OPTIMIZATION OF BIOSURFACTANT PRODUCTION FROM B. LICHENIFORMIS AND STUDIES ON ITS ANTI-ADHESIVE PROPERTYM. J. Rathod, V. B. Gaikwad and S.N. Patil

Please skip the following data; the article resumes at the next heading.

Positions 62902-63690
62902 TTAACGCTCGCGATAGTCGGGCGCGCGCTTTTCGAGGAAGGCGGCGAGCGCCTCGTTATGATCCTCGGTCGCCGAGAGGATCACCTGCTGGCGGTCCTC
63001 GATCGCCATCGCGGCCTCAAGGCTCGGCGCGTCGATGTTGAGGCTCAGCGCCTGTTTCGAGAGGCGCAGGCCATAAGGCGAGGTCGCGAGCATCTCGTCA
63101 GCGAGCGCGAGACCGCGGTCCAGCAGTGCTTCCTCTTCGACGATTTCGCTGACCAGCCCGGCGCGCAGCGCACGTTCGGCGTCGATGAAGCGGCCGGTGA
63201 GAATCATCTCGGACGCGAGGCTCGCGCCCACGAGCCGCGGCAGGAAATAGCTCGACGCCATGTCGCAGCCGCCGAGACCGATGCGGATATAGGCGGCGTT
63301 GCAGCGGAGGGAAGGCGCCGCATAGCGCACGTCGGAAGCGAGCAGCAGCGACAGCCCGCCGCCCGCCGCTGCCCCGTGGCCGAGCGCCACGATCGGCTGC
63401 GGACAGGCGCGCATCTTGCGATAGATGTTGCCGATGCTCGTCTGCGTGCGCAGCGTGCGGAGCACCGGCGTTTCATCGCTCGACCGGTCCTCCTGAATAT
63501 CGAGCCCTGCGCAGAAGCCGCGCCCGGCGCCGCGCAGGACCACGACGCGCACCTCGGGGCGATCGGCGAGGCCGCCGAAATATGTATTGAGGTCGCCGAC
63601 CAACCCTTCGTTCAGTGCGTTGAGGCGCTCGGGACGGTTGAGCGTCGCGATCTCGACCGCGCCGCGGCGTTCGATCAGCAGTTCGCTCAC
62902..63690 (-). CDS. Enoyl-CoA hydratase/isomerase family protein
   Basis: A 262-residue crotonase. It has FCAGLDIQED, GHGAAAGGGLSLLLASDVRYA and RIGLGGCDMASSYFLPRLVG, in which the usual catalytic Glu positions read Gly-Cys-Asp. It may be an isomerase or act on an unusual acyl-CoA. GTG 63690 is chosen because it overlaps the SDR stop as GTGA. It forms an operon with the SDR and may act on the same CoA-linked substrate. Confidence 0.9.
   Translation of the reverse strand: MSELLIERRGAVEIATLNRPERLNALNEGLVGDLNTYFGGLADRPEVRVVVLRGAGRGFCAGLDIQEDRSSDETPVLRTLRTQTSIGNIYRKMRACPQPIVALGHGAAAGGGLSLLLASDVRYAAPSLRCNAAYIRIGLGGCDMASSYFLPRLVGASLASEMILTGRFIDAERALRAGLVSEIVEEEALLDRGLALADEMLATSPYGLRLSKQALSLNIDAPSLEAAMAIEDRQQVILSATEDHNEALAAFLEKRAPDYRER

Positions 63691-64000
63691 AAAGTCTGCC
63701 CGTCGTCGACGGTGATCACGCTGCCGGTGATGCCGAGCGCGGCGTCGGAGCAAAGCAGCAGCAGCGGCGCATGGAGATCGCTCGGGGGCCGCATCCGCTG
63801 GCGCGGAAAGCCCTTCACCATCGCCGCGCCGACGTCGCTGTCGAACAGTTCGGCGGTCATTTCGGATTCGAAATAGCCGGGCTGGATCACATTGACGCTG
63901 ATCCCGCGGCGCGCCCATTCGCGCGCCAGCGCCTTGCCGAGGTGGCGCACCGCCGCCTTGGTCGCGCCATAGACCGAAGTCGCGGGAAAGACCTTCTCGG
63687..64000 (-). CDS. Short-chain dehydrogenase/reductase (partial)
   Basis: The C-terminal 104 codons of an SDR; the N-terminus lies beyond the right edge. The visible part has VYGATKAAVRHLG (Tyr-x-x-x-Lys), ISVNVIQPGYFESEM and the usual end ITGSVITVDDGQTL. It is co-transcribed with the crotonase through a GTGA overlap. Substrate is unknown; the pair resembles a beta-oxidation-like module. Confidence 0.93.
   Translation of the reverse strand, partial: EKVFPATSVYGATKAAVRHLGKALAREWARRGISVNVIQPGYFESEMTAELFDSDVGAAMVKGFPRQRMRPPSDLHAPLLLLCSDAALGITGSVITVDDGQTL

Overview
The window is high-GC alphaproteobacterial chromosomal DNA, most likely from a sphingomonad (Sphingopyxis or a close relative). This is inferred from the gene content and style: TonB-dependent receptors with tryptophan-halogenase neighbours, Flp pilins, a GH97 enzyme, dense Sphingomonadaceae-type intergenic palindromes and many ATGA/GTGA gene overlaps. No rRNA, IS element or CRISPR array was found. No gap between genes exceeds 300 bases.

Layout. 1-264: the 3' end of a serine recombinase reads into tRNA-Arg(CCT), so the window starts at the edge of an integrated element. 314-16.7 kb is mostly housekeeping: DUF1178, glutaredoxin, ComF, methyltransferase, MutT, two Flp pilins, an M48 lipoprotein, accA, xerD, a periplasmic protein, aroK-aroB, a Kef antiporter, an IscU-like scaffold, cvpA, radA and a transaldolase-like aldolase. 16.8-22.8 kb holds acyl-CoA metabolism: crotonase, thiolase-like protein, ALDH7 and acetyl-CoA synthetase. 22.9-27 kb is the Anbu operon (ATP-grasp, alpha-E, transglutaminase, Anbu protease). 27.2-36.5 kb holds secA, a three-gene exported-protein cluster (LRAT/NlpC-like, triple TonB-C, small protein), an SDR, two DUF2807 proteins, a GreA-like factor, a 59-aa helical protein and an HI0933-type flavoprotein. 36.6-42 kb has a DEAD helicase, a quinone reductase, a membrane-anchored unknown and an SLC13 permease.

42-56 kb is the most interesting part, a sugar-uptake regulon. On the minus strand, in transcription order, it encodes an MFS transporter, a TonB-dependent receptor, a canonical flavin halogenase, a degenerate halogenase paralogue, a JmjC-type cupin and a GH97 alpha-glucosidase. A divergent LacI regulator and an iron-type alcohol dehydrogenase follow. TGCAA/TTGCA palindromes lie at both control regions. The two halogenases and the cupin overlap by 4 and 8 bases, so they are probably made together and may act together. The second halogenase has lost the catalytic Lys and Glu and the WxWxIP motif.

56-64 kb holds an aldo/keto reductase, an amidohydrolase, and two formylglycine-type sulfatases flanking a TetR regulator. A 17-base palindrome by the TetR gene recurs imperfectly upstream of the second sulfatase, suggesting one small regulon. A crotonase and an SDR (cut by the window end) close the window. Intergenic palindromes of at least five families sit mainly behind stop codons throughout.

Biosurfactants are a diverse group of surface active molecules exhibiting wide applications. The present study was done to isolate biosurfactant producing bacteria from different samples which included oil contaminated sludge (Mazgaon dock, Mumbai), garage and generator soil mixed with petrochemicals and oil contamimated marine water (Uran, Mumbai). 75 isolates were initially screened by blood hemolysis, emulsification index and oil displacement test. 3 out of 75 isolates showed good biosurfactant activity in primary and secondary screening. Isolate GO2 identified as Bacillus licheniformis showed a reduction in surface tension of water to 32 mN /m. The biosurfactant production by B. licheniformis was found to be maximum in presence of groundnut and grapeseed oil and using tri-ammonium citrate as nitrogen source. The optimum conditions of pH, temperature, salt concentration and inoculum size were 7, 40 oC, 0.5% and 3 % respectively. The biosurfactant was characterized as lipopeptide in nature. The media optimization for biosurfactant productivity yielded 3.8 g/L biosurfactant. It showed anti-adhesive activity against Biofilm forming bacteria isolated from contact lens samples. The maximum biofilm inhibition activity for P. aeurginosa, S. epidermidis, S.aureus and K. pneumoniae was found to be 70.5%, 68.43%, 66%, 62.62% and respectively. Thus a potential biosurfactant with good anti-adhesive activity has been isolated and optimized for its production and further application.
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